Make sure you catch your breath at the top, because the views and elevation are guaranteed to take it away.

 

Snap a few Instagram worthy pictures, take in the views, then make your way down the hill either one of two ways: go back down the way you came up, or, slide down the snow patch 100m from the top of the summit. My friends and I reluctantly opted for the latter after much deliberation, but I have to say, sliding on your bum for 500 m instead of hiking down a steep, rocky, slope seemed much more fun after we made it down safely. Side note: There is a large/wide ice sheet roughly halfway down the slide. You do not want to slide on this part. To avoid this ice, before the second hump, walk far to the left of the snow patch and slide there. It’s ideal if there is another group at the bottom to guide you as to how far left you need to go, because it is really difficult to see the ice until you’re on top of it. Side side note: If you choose to slide, keep in mind that short shorts may not be the best outfit choice (discovered based on my own trial and error).

 

Things to Bring:

  1. Bathing suit and travel towel
  2. Inflatable tube (no it’s not as stupid as it sounds. Floating on the water is much more bearable than swimming in it for extended periods)
  3. Daypack
  4. Carabiners (for hanging up your food and smelly items in the bear proof hut)
  5. Water purifier or water bottle with built in purifier
  6. Deck of cards (and a lantern too if you want to be able to see the cards in the evening)
  7. Hat and sunglasses
  8. Pants and jacket for the evening (even if it’s 30 degrees during the day)
  9. Bug repellant (you’ll thank me later)
  10. Camp stove, matches, pot, and dehydrated meals (oatmeal for breakfast is your best bet)
  11. Lots of snacks (i.e. trail mix, apples, Clif Bars, banana chips, dried mango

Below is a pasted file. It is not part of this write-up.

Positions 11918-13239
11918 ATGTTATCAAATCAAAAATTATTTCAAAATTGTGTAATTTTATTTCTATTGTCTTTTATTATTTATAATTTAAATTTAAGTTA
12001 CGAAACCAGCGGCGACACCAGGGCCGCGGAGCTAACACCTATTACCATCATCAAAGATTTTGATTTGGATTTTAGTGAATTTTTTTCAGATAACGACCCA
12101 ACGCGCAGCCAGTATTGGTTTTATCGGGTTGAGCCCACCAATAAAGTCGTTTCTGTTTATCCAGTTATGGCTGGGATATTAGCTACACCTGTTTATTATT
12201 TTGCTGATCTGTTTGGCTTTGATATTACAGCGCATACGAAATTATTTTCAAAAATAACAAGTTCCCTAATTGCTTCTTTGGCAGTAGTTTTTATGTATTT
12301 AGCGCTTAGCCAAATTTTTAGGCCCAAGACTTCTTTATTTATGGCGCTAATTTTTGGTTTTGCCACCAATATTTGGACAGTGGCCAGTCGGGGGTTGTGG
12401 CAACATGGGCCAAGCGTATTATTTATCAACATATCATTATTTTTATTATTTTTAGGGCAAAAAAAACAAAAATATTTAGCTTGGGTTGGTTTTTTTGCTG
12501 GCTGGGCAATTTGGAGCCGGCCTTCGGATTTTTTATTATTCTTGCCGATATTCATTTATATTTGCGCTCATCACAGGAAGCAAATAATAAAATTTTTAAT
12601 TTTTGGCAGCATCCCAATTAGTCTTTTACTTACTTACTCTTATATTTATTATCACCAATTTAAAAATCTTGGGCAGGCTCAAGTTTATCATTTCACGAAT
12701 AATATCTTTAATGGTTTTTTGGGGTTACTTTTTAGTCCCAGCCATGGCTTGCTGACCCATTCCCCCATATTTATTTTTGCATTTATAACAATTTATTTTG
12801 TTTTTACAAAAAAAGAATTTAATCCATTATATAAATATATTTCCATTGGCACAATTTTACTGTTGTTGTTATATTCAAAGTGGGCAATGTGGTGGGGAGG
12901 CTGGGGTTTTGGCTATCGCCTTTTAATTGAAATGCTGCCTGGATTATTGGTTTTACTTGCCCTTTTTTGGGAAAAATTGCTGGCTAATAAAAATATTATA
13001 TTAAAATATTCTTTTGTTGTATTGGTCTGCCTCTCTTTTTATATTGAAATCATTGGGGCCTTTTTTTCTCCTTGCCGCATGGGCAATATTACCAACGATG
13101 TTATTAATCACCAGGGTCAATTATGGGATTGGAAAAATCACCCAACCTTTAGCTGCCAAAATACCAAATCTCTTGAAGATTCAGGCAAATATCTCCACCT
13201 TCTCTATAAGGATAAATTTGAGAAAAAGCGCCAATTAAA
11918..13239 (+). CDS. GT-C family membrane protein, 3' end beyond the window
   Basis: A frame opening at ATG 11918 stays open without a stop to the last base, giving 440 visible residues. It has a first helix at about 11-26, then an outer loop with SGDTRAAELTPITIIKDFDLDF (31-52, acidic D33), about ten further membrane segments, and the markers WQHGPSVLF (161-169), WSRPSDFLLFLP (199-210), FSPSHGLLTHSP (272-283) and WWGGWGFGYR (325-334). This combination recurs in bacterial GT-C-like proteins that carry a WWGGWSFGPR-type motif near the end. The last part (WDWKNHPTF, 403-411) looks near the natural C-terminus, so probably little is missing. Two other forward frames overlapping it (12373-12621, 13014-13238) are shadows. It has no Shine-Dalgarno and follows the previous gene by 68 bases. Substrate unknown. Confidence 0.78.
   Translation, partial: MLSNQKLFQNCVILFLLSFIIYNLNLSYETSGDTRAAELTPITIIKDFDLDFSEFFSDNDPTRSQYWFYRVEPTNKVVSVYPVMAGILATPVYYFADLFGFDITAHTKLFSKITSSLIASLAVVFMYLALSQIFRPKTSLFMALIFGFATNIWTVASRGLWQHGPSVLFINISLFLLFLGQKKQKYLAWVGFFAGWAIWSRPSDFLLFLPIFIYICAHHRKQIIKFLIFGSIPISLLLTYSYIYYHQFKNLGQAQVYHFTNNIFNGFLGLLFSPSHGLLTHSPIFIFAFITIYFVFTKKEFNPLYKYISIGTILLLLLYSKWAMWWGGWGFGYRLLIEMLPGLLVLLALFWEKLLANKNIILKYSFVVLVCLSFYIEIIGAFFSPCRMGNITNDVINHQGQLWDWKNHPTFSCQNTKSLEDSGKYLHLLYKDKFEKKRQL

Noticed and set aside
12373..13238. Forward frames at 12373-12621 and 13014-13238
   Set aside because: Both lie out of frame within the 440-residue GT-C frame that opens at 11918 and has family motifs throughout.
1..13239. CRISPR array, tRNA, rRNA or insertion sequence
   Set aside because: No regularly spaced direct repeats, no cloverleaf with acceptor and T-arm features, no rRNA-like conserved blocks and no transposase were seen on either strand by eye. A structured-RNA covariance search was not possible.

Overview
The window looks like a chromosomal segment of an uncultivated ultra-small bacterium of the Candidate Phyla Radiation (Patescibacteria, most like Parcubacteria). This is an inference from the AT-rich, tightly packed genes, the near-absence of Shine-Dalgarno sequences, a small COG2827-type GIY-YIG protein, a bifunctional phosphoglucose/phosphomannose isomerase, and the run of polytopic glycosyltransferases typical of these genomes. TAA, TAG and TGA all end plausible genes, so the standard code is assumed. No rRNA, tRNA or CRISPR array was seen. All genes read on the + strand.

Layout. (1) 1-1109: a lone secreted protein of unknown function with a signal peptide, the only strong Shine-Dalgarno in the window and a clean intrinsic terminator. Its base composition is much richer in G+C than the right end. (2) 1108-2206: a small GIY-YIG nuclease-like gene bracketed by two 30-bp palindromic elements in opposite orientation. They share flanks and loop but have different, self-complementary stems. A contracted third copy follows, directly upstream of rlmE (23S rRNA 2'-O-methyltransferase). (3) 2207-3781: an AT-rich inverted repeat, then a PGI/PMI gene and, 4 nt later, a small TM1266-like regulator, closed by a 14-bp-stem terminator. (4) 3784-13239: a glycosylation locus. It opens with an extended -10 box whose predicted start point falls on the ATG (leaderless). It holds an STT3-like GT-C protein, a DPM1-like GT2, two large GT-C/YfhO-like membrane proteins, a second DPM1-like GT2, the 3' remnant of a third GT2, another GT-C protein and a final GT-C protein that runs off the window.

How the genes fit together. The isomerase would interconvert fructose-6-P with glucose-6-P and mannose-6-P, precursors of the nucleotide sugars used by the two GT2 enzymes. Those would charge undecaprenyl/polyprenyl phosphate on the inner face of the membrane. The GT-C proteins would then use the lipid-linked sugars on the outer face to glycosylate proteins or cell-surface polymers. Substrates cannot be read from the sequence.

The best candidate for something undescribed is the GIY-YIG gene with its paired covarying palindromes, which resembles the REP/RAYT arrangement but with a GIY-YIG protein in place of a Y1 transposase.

12. Blister bandaids (this is not your average day hike!)
  13. Change of shoes for the top (runners or flip flops)
  14. Sunscreen (you’d be surprised how easily you can burn when you’re that high up)
  15. Bear bell and spray

 

Garibaldi Lake and Panorama Ridge Image

The scramble to Panorama

Garibaldi Lake and Panorama Ridge Image

 

Despite what you may have been told, Garibaldi Provincial Park is bear territory, and it is actually quite likely that you will run into one. As of late, due to the high volumes of visitors, the park rangers have had to kill two bears. In fact, on the morning of my departure from the lake, I heard a loud gun shot, and it echoed loudly across the lake as everyone in the surrounding area went dead silent. This was a morbid reminder that yes, we’re just visitors to these bears’ home and that it is our responsibility to be bear safe. This means that you must hang up and store ALL items that produce an odour in the bear proof huts including (but not limited to):

  1. All food and drinks (no matter how sealed you believe they are)
  2. Deodorant, toothpaste, and mouthwash
  3. Sunscreen and bug spray
  4. Shampoo etc.
  5. Perfume and cologne (even though you shouldn’t be bringing this items camping anyway)
  6. Gum
  7. Lotions and creams
  8. In addition to this, pack out what you pack in (and more if you see litter), avoid dropping crumbs and food on the ground, and do not cook at your campsite.
  9. Also, out of common courtesy, please do not wash your dishes in the lake; there are sinks for that purpose, and I don’t know about you, but I’m not a huge fan of swimming in a crystal clear lake next to your leftover rice or oatmeal.

 

I am not bitter about my experience at Garibaldi, but I would be lying if I said that I wasn’t disappointed by some of the irresponsible things I saw people do while hiking and camping.

 

We no longer live in a world where we can ignore our impact on nature, and we’re certainly not living in a time when you only see one or two other groups on a hike. The sooner we come realize that we have a greater impact than we think, the closer we will be to taking responsibility for even the smallest of our actions.

 

Garibaldi Lake and Panorama Ridge Image

 

Get out in nature and EXPLORE, but do it with love and respect! Ask yourself, is my own convenience worth the life of an animal?

 

Till next time,